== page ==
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Salient. Official Newspaper of Victoria University of Wellington Students Association. Volume 40, No. 5. 27 March 1977

News from Malaysia & Singapore

News from Malaysia & Singapore

'Wah Piow Campaign'

Britain has granted a student visa to Tan Wah Piow "as he qualifies under the Immigration Rules to remain here as a student", a letter from the Home Office said. "His stay has been extended for 12 months and it will be open to him to request a further extension at the end of this period."

When some Labour M.Ps met Merlyn Rees, the Home Secretary, on 11 th January, they were told that granting political asylum would only be a last resort.

The decision not to grant political asylum to Wah Piow did not come as a surprise considering British economic and political interest in Singapore and Malaysia. But to the extent that the Home Office considers it unsafe for Wah Piow to travel on his own passport, to that extent Britain recognises political persecution in Singapore.

The Singapore Government's response to the campaign is both naive and comical. It was first brought up in Singapore Parliament on 24th Nov that the authorities had informed the British of the 'forgery' of Wah Piow's passport, and "if the British decide to overlook this offence and we decide to ask for Tan's extradition, we shall request British co-operation." This threat fizzled into thin air when in January the British turned its back against Lee Kuan Yew by not only disregarding the allegation, but also endorsing Wah Piow's passport, thus certifying the authenticity of the document.

In fury, the Singapore Foreign Minister, Ra-jaratnam, accused the British supporters of the Wah Piow campaign as the "New Left" and told a public meeting that "the New Left says that they would not send him back. If he is a big asset, they can keep him."

Rajaratnam kept harping on Wah Piow's passport being forged and complained that not only the British Home Office extended his visa, but Bradford University had accepted him as a postgraduate student. In his outburst, Rajaratnam also chided the British press for giving "a lot of publicity to Tan" devoting only a few lines to the Singapore election.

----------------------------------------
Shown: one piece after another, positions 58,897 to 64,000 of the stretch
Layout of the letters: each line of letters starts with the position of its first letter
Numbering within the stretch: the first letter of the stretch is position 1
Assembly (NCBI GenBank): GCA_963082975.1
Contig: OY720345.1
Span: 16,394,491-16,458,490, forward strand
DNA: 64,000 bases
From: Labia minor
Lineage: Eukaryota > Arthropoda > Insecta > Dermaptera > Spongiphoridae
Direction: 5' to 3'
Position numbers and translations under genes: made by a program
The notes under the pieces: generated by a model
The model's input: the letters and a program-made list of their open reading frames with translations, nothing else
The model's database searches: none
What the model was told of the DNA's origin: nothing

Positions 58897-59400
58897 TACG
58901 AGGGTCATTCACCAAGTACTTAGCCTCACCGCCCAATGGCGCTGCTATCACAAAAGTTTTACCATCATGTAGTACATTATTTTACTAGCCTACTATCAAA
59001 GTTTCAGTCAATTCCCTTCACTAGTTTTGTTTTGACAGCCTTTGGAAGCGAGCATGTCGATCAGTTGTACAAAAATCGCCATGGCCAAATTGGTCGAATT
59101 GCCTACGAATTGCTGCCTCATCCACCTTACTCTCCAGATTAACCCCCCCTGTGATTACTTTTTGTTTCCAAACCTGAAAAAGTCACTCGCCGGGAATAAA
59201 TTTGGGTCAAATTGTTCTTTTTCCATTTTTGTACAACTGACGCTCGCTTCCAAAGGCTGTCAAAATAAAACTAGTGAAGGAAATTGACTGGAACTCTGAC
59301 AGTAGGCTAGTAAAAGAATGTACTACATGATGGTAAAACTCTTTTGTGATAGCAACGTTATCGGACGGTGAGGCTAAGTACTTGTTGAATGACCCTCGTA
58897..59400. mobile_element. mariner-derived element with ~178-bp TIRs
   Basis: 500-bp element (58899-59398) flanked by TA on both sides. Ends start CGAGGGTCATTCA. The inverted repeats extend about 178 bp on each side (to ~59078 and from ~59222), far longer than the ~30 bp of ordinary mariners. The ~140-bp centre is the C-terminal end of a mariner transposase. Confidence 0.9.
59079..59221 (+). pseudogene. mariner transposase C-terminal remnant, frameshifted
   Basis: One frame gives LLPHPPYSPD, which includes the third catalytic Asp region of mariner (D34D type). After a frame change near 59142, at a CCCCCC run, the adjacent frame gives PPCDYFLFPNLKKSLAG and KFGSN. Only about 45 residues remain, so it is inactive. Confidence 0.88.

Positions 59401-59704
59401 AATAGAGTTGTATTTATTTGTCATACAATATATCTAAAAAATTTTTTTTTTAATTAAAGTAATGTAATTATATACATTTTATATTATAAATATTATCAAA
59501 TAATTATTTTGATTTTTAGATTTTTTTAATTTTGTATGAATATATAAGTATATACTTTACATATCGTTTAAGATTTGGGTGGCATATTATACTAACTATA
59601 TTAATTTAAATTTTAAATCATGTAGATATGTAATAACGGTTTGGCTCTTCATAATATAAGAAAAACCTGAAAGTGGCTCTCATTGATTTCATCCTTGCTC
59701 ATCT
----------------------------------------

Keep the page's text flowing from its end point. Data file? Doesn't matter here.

6 Month Jail for Harun

Datuk Harun Idris was sentenced in the High Court to six months' jail for forgery and fined $15,000, or another 6 month's jail, for abetment in criminal breach of trust of nearly $6.5 million worth of stocks and shares belonging to Bank Rakyat.

In passing the sentence, the judge told Datuk Harun that he took into consideration the fact that Harun was "a leader who had held very high position and rendered valuable service to the country."

Datuk Harun, the former chief minister of Selangor was sentenced to 2 year imprisonment on three corruption charges involving a $250, 000 pay-off by Hong Kong and Shanghai Banking Corporation in May last year.

For the same offences of forgery and criminal breach of trust, the bank's former managing director, Datuk Abu Mansor and its ex-general manager, Ismail Din, were sentenced to 2 years plus $25,000 and 1 year plus $15,000 respectively.

All three gave notice of appeal and were freed on bail of $100,000 each.

Meanwhile, the strongman of the Malaysian Chinese Association (M.C.A.) and State Assemblyman of Malacca, Datuk Tan Cheng Swee, was charged with three counts of corruption.

They had since pleaded not guilty in the High Court to all the charges.

Datuk Tan was alleged to have used his position and influence as the Commissioner of the Municipality to approve layout and building plans for a building company, Syarikat Almac Sendirian Berhad, in which he was a shareholder and executive chairman.

A joint trial of all four has been fixed for 20 days from April 11.

(Ref: New Straits Times 25.1.77)
New Straits Times 16.1.77)
New Straits Times 29.1.77)

Price Increase

For the last one month the prices of food items have soared:
Chicken from$1.80 a kati to $2.80
Pork (lean)$3.40 a kati to $4.00
Sausages$3.20 a kati to $4.00
Onion$0.70 a kati to $0.90
Chilli$1.30 a kati to $1.80
Fish30-40 cents increase

Village with boats next to water

This shows that inflation in Malaysia has not been controlled, and it affects in particular the lower income group.

Recently there was an acute shortage of kerosene in certain parts of the country. People literally have to queue to purchase kerosene.

An investigation on the shortage reveals that there are 3 factors: reduction in commission to dealers, oil companies requiring dealers to pay for transport costs between depots and shops and a 5% increase in kerosene consumption. Whatever extra expenses incurred will be pressed on to the consumers.

(Ref: NST 2.2.77)

Drug Situation Deteriorates

The drug situation in the country is deteriorating with the number of drug traffickers and addicts on the increase. Just last year, 101 pushers and 679 addicts were arrested in Perak alone. Available statistics shows that there were about 21,000 addicts in the country who needed immediate treatment although there were projections that up to 150,000 people were involved. The director of the Central Narcotics Bureau (C.N.B.) revealed that there were 3 underground laboratories processing morphine and opium in Peninsular Malaysia.

Presently, the Malaysian connections in the drug syndicate are not only confined to local circles but have also established International contacts. As a result, quite recently a series of arrests of young Malaysian drug couriers were made in some European capitals.